The Lake District Murder: A British Library Crime Classic

The Lake District Murder: A British Library Crime Classic

Luke flung the light of his torch full onto the face of the immobile figure. Then he had the shock of his life. The man had no face! Where his ...

About The Author

John Bude

John Bude was the pseudonym of Ernest Elmore (1901 - 1957), who wrote thirty crime novels, all of which are ...

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Chapter I

The Body in the Car

When the northbound road leaves Keswick, it skirts the head of Derwentwater, curves into the picturesque village of Por- tinscale and then runs more or less straight up a broad and level valley until it arrives at the little, mountain-shadowed hamlet of Braithwaite. There is a fair amount of traffic up this valley, particularly in the summer; tourists wending their way into the Buttermere valley are bound to take this road, for the very simple reason that there’s no other road to take. It also links up the inland Cumbrian towns with the coastal towns of Whitehaven, Workington and Maryport.

About halfway between Portinscale and Braithwaite, on a very bleak and uninhabited stretch of road, stands a newish stone-and-cement garage on the rim of a spacious meadow. There are a few petrol pumps between the road and a broad concrete draw-in, where cars can fill up without checking the main traffic. The garage itself is a plain, rectangular building with a flat roof, on one side of which is a brick lean-to with a corrugated iron roof. About ten paces from the Braithwaite side of the garage there is a small, stone, slate-roofed cottage.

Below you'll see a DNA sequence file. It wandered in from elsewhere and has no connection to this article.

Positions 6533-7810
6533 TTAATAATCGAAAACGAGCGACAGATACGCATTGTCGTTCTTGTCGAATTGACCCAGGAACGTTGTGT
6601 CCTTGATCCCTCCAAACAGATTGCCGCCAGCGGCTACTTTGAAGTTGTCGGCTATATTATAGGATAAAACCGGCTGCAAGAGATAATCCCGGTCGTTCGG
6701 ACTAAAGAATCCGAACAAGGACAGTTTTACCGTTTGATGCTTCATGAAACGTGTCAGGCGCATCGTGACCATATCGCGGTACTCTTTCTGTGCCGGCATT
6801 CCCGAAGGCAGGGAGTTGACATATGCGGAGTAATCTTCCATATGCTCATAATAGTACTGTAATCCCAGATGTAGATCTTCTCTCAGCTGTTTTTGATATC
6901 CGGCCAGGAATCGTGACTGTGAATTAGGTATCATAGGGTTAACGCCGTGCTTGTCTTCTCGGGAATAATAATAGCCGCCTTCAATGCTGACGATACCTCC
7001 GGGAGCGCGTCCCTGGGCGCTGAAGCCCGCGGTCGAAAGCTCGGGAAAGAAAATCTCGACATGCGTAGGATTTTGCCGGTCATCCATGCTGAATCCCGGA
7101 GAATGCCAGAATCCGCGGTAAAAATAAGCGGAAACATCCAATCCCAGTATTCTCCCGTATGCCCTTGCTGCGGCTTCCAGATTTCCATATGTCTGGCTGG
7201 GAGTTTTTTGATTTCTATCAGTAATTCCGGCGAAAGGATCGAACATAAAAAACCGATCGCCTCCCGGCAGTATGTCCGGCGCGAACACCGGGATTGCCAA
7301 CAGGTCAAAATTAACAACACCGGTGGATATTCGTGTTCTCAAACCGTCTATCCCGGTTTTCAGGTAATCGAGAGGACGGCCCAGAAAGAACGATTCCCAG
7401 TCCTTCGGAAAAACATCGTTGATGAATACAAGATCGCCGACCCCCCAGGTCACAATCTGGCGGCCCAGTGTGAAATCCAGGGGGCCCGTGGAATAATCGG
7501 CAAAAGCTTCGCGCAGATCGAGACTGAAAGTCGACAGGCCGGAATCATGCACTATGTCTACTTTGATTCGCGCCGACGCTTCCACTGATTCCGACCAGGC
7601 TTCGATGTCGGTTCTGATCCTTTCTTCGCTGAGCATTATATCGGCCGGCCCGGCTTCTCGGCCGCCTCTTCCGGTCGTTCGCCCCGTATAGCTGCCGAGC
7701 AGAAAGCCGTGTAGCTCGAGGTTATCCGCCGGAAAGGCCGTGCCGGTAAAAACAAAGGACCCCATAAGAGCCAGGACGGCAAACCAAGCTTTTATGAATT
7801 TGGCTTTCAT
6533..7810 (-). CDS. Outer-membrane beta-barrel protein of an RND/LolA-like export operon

It is not flush with the road, but set back about fifty feet or more, fronted with an unkempt garden which boasts a few wind-stunted crab-apple trees. Altogether this small desolate group of buildings is not exactly prepossessing. One feels that only the necessity of earning a livelihood would drive a man to dwell in such a spot.

One wet and windy night, toward the end of March, a dilapidated T-model Ford was rattling through the deserted street of Portinscale. At the wheel sat a red-faced, bluff-look- ing farmer of about sixty. He was returning from a Farmers’ Union dinner in Keswick. He felt pleased and at peace with the world, for he had that inside him which sufficed to keep out the cold, and the engine of the Ford, for all its years, was running as smooth as silk. Another twenty minutes, he reckoned, would see him in Braithwaite, roasting his toes at a roaring fire, with a “night-cap” at his elbow to round off a very convivial evening.

But it is precisely at those moments when the glass seems to be “set fair” that Fate invariably decides to take a hand.

And Fate had decided that Farmer Perryman was to make a late night of it.

He had, in fact, only just cleared the last outlying cottages of the village when the Ford engine broke into a series of spluttering coughs and finally petered out. Drawing into the side of the road, Luke, cursing under his breath, buttoned up the collar of his coat, pulled an electric-torch out of his pocket and proceeded to investigate the trouble. He didn’t have to look far. His first diagnosis proved correct. He was out of petrol.